Tuesday, December 28, 2010
The First Five Catherines: A Short History
The first Catherine to marry a King of England was of course Catherine de Valois (1401-1437), younger daughter of Charles VI of France. Catherine's older sister had already been married to a King of England, Richard II, before his untimely death. Catherine was married off to Henry V of England as part of the treaty between the two countries, which acknowledged that Henry as heir to the throne of France. Most of you have seen either the movie or the play HENRY V, no doubt remember the charming wooing scene between Henry and Catherine as he tries to speak French to her. Catherine and Henry were married on June 2nd 1420. After her arrival in England, Catherine was crowned Queen at Westminster Abbey in February of 1421. Before long, Henry had left his new bride to continue to wage war in France, leaving Catherine several months pregnant.
After giving birth to the future Henry VI of England in December of 1421, but Henry never saw his son. He died during the seige of Meaux in August of 1422, leaving Catherine a widow at 20. During the years of her widowhood, there were rumors of the Queen remarrying which concerned the King's uncle, Henry Duke of Gloucester who was serving as Protector. Catherine eventually found love again in the most unlikely of places, with Owen Tudor, a handosme Welshman, who served as the keeper of the Queen's wardrobe. The relationship apparently began while Catherine was living at Windsor Castle. Nobody knows where or when the two were married. The couple eventually went on to have at least five children, four who lived to adulthood, Edmund, future father of Henry VII, Jasper, Owen and a daughter Margaret. Catherine died at Bermondsey Abbey in early 1437 from an unknown illness. She is buried in Westminster Abbey next to Henry V. After her death, their enemies had Owen arrested for violating the law of remarriage for the Dowager Queen. Although he was acquitted of those charges, he was arrested again and his possessions seized. Eventually he was released, and was in the Household of the King at least until he was arrested and executed by the Yorkists after the Battle of Mortimer's Cross.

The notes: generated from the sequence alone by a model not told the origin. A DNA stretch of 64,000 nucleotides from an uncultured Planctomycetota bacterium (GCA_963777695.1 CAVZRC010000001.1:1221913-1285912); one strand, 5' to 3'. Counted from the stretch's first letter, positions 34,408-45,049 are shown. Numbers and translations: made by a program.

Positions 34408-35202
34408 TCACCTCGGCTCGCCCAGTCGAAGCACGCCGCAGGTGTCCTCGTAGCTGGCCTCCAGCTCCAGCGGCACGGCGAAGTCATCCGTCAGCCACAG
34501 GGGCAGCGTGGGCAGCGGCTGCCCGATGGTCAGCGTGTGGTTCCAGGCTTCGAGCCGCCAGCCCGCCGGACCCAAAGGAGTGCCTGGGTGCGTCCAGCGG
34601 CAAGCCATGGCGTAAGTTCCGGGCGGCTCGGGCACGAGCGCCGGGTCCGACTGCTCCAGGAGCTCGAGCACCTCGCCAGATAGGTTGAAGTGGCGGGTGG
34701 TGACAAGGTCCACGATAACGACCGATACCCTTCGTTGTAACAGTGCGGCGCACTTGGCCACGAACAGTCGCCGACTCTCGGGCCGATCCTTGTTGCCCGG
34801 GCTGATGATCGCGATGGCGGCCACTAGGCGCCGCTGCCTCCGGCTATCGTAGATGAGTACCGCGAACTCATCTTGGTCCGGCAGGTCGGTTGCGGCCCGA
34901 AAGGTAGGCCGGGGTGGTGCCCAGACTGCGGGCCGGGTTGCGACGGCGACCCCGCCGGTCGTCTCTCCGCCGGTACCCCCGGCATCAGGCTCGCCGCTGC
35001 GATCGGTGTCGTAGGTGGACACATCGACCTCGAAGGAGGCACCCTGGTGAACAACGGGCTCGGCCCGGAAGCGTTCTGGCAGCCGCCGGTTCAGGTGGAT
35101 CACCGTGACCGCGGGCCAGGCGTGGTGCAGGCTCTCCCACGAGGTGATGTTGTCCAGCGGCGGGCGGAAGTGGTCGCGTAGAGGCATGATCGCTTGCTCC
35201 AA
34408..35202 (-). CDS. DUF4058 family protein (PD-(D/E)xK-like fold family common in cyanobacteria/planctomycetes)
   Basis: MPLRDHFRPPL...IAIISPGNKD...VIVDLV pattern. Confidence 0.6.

I've always found the love story of Catherine and Owen to be incredibly romantic, two star-crossed lovers who marry secretly and found a dynasty!
It can't have been easy for Catherine, she was madly in love with her husband, but she had to share him with many mistresses who seemed to give birth every few minutes, while Catherine suffered at least two miscarriages. Charles was fond of her, and insisted that she be treated with respect. Despite not being able to bear the much needed heir, he refused to divorce her. Over time, Catherine managed to win over her subjects by her quiet demeanor and her loyalty to the King. As part of her dowry, Catherine brought Tangiers and Bombay to British control. She also introduced the custom of tea-drinking to England, which had been popular in Portugal for some time, as well as introducing the use of the fork to English dining tables. After her husband's death, Catherine initially remained in England, living at Somerset House. She tired to intervene with James II for the life of James, Duke of Monmouth, her huband's illegitimate son after his rebellion but to no avail.
She returned to Portugal in 1692, when anti-Catholic sentiment made life uncomfortable in England, where she acted as a regent for her brother Peter II. She died in 1705 and is buried in Lisbon.
Hopefully the future Princess William's life as a member of the royal family won't be quite as dramatic as the lives of these 5 women!